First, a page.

• The increased white blood cell count was also noted in rats after intraportal LPS infusion for 2 and 4 weeks.
  • Increased histopathological scores of liver and pancreas shown in FFRs were further increased in those combined with portal endotoxaemia.
  • CONCLUSION: This study demonstrates that the chronic subacute inflammatory change of fatty liver induced by mild portal endotoxaemia could deteriorate insulin secretion in a rodent model of metabolic syndrome and fatty liver.
  • [MeSH-major] Fatty Liver / physiopathology. Insulin / secretion. Metabolic Syndrome X / physiopathology. Pancreas / physiopathology
  • [MeSH-minor] Animals. Blood Pressure. Endotoxins / blood. Fructose / adverse effects. Glucose / administration & dosage. Glucose / adverse effects. Glucose Clamp Technique. Hyperglycemia / chemically induced. Infusions, Parenteral. Interleukin-6 / blood. Lipopolysaccharides / administration & dosage. Lipopolysaccharides / toxicity. Liver / pathology. Male. Rats. Rats, Sprague-Dawley. Tumor Necrosis Factor-alpha / blood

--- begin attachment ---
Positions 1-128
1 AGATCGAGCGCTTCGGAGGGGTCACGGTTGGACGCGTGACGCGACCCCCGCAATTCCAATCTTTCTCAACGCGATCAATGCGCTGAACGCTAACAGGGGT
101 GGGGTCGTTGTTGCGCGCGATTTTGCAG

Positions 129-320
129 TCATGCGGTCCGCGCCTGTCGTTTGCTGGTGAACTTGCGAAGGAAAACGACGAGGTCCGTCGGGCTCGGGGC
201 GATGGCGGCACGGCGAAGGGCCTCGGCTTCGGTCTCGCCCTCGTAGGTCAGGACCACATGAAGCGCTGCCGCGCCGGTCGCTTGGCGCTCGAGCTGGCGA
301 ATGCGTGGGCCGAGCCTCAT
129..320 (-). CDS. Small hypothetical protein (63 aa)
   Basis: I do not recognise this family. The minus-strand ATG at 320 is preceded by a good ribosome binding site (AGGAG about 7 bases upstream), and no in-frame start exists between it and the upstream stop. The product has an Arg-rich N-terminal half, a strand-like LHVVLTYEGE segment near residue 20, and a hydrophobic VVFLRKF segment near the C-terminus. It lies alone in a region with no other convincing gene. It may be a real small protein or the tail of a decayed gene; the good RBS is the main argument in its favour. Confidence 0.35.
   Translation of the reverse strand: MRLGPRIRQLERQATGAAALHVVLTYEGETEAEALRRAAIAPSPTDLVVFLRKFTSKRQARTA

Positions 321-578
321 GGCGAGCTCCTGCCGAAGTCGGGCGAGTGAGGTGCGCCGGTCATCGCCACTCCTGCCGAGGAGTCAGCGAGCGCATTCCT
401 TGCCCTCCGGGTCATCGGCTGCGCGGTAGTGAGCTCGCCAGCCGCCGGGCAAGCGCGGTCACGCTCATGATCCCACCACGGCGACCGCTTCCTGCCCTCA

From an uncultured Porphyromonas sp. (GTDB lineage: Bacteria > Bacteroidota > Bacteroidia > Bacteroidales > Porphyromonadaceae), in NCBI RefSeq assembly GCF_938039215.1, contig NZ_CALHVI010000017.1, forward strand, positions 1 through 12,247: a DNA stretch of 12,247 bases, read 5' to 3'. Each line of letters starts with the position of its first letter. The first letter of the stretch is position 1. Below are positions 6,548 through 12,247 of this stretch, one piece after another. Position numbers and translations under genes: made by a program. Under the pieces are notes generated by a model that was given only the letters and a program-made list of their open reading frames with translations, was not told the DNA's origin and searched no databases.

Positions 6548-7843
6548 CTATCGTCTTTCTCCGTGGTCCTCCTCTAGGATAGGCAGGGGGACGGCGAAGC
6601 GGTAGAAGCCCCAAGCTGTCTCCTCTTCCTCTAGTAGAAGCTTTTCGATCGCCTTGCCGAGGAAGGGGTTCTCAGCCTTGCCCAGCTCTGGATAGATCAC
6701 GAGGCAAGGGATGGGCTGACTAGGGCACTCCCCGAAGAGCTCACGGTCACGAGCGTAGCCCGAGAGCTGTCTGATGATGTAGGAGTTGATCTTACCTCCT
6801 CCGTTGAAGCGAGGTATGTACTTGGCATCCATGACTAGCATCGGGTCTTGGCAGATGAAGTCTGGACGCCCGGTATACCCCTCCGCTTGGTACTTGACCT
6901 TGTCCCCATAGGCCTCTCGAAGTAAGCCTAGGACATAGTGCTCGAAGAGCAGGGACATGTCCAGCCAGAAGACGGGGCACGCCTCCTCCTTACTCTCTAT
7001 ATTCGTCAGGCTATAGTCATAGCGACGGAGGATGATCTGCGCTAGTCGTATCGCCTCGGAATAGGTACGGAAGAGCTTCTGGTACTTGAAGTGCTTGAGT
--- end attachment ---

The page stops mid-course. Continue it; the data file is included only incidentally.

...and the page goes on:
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  • (PMID = 18397237.001).
  • [ISSN] 1478-3231
  • [Journal-full-title] Liver international : official journal of the International Association for the Study of the Liver
  • [ISO-abbreviation] Liver Int.
  • [Language] eng
  • [Publication-type] Journal Article; Research Support, Non-U.S. Gov't
  • [Publication-country] England
  • [Chemical-registry-number] 0 / Endotoxins; 0 / Insulin; 0 / Interleukin-6; 0 / Lipopolysaccharides; 0 / Tumor Necrosis Factor-alpha; 30237-26-4 / Fructose; IY9XDZ35W2 / Glucose
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8. Flohé SB, Agrawal H, Flohé S, Rani M, Bangen JM, Schade FU: Diversity of interferon gamma and granulocyte-macrophage colony-stimulating factor in restoring immune dysfunction of dendritic cells and macrophages during polymicrobial sepsis. Mol Med; 2008 May-Jun;14(5-6):247-56
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  • [Source] The source of this record is MEDLINE®, a database of the U.S. National Library of Medicine.
  • [Title] Diversity of interferon gamma and granulocyte-macrophage colony-stimulating factor in restoring immune dysfunction of dendritic cells and macrophages during polymicrobial sepsis.
  • The development of immunosuppression during polymicrobial sepsis is associated with the failure of dendritic cells (DC) to promote the polarization of T helper (Th) cells toward a protective Th1 type.
  • The aim of the study was to test potential immunomodulatory approaches to restore the capacity of splenic DC to secrete interleukin (IL) 12 that represents the key cytokine in Th1 cell polarization.